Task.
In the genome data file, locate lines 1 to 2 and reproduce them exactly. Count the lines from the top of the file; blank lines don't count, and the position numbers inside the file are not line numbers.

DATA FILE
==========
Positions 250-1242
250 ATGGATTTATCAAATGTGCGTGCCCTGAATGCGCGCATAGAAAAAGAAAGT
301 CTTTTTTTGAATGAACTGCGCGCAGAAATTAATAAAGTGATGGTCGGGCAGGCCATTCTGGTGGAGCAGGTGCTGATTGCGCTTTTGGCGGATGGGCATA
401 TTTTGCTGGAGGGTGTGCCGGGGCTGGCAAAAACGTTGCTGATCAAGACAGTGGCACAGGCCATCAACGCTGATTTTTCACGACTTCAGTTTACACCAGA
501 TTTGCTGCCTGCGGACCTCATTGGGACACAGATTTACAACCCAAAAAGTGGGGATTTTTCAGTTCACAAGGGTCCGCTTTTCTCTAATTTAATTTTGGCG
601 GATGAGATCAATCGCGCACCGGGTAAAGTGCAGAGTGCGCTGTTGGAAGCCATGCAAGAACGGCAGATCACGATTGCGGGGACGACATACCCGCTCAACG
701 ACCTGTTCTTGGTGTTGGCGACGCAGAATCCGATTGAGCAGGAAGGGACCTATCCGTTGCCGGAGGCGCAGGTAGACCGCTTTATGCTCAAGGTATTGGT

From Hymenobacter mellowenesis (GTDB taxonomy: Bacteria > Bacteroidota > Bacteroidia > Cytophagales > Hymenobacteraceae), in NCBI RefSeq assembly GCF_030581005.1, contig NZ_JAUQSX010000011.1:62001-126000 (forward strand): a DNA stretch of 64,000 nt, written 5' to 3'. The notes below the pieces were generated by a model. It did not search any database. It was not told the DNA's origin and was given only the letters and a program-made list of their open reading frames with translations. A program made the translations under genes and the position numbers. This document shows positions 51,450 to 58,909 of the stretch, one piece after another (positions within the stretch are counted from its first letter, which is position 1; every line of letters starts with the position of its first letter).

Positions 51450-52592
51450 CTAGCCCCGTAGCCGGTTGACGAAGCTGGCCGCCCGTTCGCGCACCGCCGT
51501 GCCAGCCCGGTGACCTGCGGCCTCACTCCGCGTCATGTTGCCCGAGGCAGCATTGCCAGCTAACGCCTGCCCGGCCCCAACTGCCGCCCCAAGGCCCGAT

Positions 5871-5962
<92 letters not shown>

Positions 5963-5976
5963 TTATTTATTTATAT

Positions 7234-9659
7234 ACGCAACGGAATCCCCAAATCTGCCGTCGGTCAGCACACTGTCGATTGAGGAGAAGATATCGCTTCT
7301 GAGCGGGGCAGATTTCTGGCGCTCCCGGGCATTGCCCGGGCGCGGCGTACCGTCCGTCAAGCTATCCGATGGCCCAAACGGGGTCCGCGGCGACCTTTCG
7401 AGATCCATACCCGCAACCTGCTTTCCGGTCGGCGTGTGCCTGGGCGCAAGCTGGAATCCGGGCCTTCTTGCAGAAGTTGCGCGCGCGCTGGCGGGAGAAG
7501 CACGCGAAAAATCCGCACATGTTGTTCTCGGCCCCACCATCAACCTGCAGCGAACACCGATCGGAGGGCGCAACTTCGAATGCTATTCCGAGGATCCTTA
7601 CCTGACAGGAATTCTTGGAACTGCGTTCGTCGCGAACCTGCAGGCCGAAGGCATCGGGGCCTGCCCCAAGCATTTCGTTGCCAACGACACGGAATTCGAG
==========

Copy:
Positions 250-1242
250 ATGGATTTATCAAATGTGCGTGCCCTGAATGCGCGCATAGAAAAAGAAAGT